Ring 1 Ring 2 Ring 3 Ring 4 Land 1 Land 2 Land 3 60 hrs Base Oil 10 10 8 3 750 700 600 10 120 hrs o 20 10 17 755 800 800 60 hrs Base oil plus 1% Tetraethylene pentamine deriva 3 1 0.06 0 45 30 15 15 60 hrs Bri in plus 1% Trialkylene tetramine derivative. 11 3 1 0.2 240 85 7O 10 120 hrs Base oil plus 1% Triethylene tetramine derivative. 10 2 1 0. 4 150 40 85 0 From the above data it is apparent that the compositaken. The temperature was maintained at 300 F. for a tions give improved detergency characteristics and are period of 24 hours and samples were withdrawn at the especially suitable for use in diesel service. following incremental periods after reaching 300 F.: L 4 Copper Lead Strip Corrosion Tests were performed Sample 3-1 hour; Sample 4-2 hours; Sample 55 upon the amine-P S -polybutene derivatives, as well as 30 hours; Sample 6-11 hours; Sample 717 hours; and uncompounded base oil. The base oil used in these tests Sample 8 24 hou was an acid refined SAE 30 grade having a viscosity index The material obtained in the preceding preparation of 85 derived from California waxy crude. These tests were subjected to the Falex Wear Test, as previously were conducted by immersing highly polished sections of described, also at 5% additive concentration levels. The a copper-lead bearing insert measuring about 2%" x base oil was a SAE 30 lubricating oil stock. X 1" and having a known weight in the test oil. The oil Oils containing the materials were also subjected to an was then heated to 500 F. and maintained at that temuncatalyzed Oxidator Test which is similar to the Oxidator perature with constant stirring for a period of 20 hours. Test described in column 4 except that no metal catalyst The strip was then removed from the oil and cleaned first solution is added. The following Table IV gives results of with chloroform and then with petroleum ether. The strip these tests:

was then weighed and the difference from the original weight of the strip was recorded as corrosion weight loss in milligrams. Table III embodies these results.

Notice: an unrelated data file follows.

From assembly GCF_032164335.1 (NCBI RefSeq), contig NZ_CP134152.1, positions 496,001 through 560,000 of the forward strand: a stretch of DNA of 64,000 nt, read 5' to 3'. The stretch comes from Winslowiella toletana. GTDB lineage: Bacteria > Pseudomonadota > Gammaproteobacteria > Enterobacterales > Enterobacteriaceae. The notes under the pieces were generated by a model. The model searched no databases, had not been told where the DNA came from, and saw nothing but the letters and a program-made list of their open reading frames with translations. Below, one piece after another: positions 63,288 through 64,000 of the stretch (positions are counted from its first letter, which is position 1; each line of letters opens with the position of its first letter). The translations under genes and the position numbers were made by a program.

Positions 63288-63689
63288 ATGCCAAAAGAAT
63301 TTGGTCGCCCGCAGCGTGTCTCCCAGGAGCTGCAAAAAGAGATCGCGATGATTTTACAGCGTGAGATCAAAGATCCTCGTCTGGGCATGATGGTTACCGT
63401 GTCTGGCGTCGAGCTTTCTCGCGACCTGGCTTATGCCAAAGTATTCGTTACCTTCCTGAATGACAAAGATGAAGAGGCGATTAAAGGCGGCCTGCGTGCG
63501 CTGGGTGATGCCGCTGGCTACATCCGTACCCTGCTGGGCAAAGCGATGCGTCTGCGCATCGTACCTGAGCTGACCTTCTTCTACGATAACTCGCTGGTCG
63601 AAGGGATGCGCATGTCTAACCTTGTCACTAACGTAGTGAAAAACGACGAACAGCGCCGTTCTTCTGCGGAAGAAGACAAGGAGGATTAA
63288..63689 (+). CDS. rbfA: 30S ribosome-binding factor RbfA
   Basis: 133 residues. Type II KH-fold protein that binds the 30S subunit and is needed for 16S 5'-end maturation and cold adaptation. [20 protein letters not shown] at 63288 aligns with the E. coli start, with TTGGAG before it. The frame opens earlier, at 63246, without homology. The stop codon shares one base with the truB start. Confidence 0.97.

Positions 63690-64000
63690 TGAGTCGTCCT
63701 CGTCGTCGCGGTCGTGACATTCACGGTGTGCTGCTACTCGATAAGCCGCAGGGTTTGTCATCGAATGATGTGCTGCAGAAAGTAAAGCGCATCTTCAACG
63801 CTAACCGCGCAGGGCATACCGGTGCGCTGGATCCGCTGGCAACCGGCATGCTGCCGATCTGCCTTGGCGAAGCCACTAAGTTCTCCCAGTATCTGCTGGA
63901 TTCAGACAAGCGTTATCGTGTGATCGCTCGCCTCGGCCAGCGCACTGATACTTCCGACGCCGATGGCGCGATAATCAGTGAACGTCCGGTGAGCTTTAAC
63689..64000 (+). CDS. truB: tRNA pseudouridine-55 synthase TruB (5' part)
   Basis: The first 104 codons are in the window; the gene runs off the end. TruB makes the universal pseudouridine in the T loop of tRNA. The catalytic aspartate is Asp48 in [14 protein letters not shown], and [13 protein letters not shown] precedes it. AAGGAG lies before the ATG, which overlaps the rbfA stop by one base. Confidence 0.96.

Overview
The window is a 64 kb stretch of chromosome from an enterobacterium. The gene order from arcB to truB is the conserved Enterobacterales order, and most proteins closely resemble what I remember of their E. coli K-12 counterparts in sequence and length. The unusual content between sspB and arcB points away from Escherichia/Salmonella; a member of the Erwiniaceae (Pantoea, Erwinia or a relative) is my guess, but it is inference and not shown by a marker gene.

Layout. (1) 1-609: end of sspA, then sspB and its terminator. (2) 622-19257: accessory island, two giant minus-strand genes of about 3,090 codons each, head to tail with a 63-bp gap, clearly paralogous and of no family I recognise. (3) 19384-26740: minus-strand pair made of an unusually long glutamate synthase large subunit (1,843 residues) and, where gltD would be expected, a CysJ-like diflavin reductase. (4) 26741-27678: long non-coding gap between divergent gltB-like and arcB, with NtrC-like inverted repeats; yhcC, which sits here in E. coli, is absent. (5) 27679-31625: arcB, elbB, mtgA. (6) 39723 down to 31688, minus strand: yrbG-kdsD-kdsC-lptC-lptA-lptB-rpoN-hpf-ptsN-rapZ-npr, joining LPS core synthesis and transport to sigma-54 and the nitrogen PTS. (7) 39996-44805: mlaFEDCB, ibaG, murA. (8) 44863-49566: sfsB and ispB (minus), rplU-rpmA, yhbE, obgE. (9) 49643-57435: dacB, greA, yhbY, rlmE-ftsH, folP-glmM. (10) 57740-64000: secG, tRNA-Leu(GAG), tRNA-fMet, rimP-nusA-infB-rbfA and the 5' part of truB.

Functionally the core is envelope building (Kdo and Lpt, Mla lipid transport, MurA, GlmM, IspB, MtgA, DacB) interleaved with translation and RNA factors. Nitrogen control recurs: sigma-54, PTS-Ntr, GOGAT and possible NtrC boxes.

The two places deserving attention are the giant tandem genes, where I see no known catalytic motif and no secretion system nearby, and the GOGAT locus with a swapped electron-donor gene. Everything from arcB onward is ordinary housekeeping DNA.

TABLE III [Cu-Pb strip corrosion data] Additive Weight Loss Base oil alone 124.0

(A) Amine (B) P s polyisobutylene Ethylene diamine Unhydrolyzed 0.3 Diethylene triamine do 4. 5

Do Hydrolyzed- 13. 1 Triethylene tetramin Unliydrolyze 4. 7

Do Hydrolyzed 15.2

The Falex Wear Test is described in Journal of the Institute of Petroleum, vol. 32, April 1946. The test assembly comprises a steel rod inserted between two steel V-shaped bearing blocks. The assembly of bearing blocks and rod is immersed in the lubricant composition being tested, the temperature of the lubricant being held at 210 F. throughout the 30-minute test period. A force of 440 lb. is applied to the shaft through the V-shaped bearing blocks. The shaft is weighed before and after the test to obtain weight loss. This test was performed using 5% by weight of the ethylene diamine derivative of P S -polyisobutylene reaction product.

The base oil used in this test shows a Weight loss of 5660 mg. Addition to 5% of the above additive resulted in reducing the loss to 7.8 mg., showing that the herein described compositions display extremely good E.P. characteristics.

In order to show the comparison of the materials pro- TABLE IV Reaction Time Falex Wear Uncatalyzed Sample No. Test, Weight Oxidator Test Hrs.) Loss (mg) (Hrs) 1 Failed, Pin Sheared.

Thus, it may be seen from data in the-above table that the oil composition containing the simple salt failed completely to pass the Falex Test, producing such friction that the pin sheared, while the materials produced with longer reaction periods produced excellent results, for example, Sample 6 giving only 3.8 mg. wear. Also it may be noted that extended periods in the Uncatalyzed Oxidator Test were obtained for the subject materials in comparison with the simple salts.

The additives of this invention are effective in a wide variety of oils of lubricating viscosity and in blends of such oils, Thus, the base oil can be a refined Pennsylania or other parafiin base oil, a refined naphthenic base oil or a synthetic hydrocarbon or non-hydrocarbon oil of lubricating viscosity. As examples of the synthetic oils there can be mentioned alkylated waxes, alkylated hydrocarbons of relatively high molecular weight, hydrogenated polymers of hydrocarbons and condensation products of of chlorinated alkyl hydrocarbons with aryl compounds. Other suitable oils are those which are obtained by polymerization of lower molecular weight alkylene oxides, such as propylene and/ or methylene oxide. Still other synthetic oils are obtained by etherification and/ or esterification of the hydroxy groups and alkylene oxide polymers, such as, for example, the acetate of the Z-ethylhexanol-initiated polymer of propylene oxide. Other important classes of synthetic oils include the various esters as, for example, di-(Z-ethylhexyl) sebacates, tricresyl phosphate and silicate esters. Mixtures of synthetic and mineral oils are also suitable as bases. However, in the preferred embodiment of the invention mineral oil bases are used.